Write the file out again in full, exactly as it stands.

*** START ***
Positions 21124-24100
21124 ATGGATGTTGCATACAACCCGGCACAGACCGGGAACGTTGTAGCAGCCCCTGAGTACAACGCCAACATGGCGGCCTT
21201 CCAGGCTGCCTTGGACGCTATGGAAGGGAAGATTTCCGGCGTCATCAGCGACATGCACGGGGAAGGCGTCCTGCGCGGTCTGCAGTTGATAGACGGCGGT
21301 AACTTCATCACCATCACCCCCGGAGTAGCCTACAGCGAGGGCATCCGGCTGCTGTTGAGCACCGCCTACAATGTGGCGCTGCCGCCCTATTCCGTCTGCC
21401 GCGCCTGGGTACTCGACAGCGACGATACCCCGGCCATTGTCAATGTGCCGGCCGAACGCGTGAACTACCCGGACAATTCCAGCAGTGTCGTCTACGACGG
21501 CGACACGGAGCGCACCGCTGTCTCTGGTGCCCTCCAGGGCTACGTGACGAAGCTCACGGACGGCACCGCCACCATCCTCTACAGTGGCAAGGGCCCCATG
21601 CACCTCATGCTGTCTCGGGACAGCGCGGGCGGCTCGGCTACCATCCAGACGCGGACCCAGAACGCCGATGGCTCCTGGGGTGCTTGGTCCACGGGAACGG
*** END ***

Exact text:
Positions 21124-24100
21124 ATGGATGTTGCATACAACCCGGCACAGACCGGGAACGTTGTAGCAGCCCCTGAGTACAACGCCAACATGGCGGCCTT
21201 CCAGGCTGCCTTGGACGCTATGGAAGGGAAGATTTCCGGCGTCATCAGCGACATGCACGGGGAAGGCGTCCTGCGCGGTCTGCAGTTGATAGACGGCGGT
21301 AACTTCATCACCATCACCCCCGGAGTAGCCTACAGCGAGGGCATCCGGCTGCTGTTGAGCACCGCCTACAATGTGGCGCTGCCGCCCTATTCCGTCTGCC
21401 GCGCCTGGGTACTCGACAGCGACGATACCCCGGCCATTGTCAATGTGCCGGCCGAACGCGTGAACTACCCGGACAATTCCAGCAGTGTCGTCTACGACGG
21501 CGACACGGAGCGCACCGCTGTCTCTGGTGCCCTCCAGGGCTACGTGACGAAGCTCACGGACGGCACCGCCACCATCCTCTACAGTGGCAAGGGCCCCATG
21601 CACCTCATGCTGTCTCGGGACAGCGCGGGCGGCTCGGCTACCATCCAGACGCGGACCCAGAACGCCGATGGCTCCTGGGGTGCTTGGTCCACGGGAACGG